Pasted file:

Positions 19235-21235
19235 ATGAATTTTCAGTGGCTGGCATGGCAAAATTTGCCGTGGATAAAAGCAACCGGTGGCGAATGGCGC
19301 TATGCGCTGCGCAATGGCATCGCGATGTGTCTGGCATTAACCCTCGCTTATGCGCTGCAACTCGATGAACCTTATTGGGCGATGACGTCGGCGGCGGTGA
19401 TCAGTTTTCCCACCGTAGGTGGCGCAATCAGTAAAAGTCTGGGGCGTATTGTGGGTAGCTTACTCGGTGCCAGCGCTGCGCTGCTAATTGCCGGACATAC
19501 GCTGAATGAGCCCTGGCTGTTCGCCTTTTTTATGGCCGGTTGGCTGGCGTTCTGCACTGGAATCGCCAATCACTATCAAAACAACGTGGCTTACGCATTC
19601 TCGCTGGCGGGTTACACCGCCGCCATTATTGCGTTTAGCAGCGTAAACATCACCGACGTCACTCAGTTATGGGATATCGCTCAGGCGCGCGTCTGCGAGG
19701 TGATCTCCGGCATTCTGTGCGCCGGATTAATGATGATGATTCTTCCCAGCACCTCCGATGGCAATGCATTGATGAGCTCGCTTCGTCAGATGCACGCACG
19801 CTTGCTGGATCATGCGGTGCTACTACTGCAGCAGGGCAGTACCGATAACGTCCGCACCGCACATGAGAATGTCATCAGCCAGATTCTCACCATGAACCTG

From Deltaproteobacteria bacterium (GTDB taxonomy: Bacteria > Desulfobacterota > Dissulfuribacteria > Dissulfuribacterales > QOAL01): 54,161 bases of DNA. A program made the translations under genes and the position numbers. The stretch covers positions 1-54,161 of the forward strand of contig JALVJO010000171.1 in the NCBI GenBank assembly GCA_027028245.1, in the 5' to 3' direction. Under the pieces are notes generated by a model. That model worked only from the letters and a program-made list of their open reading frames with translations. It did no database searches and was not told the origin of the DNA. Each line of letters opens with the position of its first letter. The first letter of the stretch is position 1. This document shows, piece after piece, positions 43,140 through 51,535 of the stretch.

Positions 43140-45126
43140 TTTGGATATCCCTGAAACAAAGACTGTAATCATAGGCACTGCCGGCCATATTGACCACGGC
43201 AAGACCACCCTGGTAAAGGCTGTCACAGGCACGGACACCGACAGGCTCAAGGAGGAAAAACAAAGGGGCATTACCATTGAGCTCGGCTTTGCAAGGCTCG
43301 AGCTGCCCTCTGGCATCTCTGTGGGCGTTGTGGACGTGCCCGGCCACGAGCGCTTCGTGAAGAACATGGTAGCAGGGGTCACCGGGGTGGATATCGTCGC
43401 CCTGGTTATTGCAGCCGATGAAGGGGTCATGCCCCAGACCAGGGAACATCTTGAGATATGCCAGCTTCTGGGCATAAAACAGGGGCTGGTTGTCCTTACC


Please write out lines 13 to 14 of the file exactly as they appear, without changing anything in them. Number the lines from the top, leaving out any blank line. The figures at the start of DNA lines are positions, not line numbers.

43301 AGCTGCCCTCTGGCATCTCTGTGGGCGTTGTGGACGTGCCCGGCCACGAGCGCTTCGTGAAGAACATGGTAGCAGGGGTCACCGGGGTGGATATCGTCGC
43401 CCTGGTTATTGCAGCCGATGAAGGGGTCATGCCCCAGACCAGGGAACATCTTGAGATATGCCAGCTTCTGGGCATAAAACAGGGGCTGGTTGTCCTTACC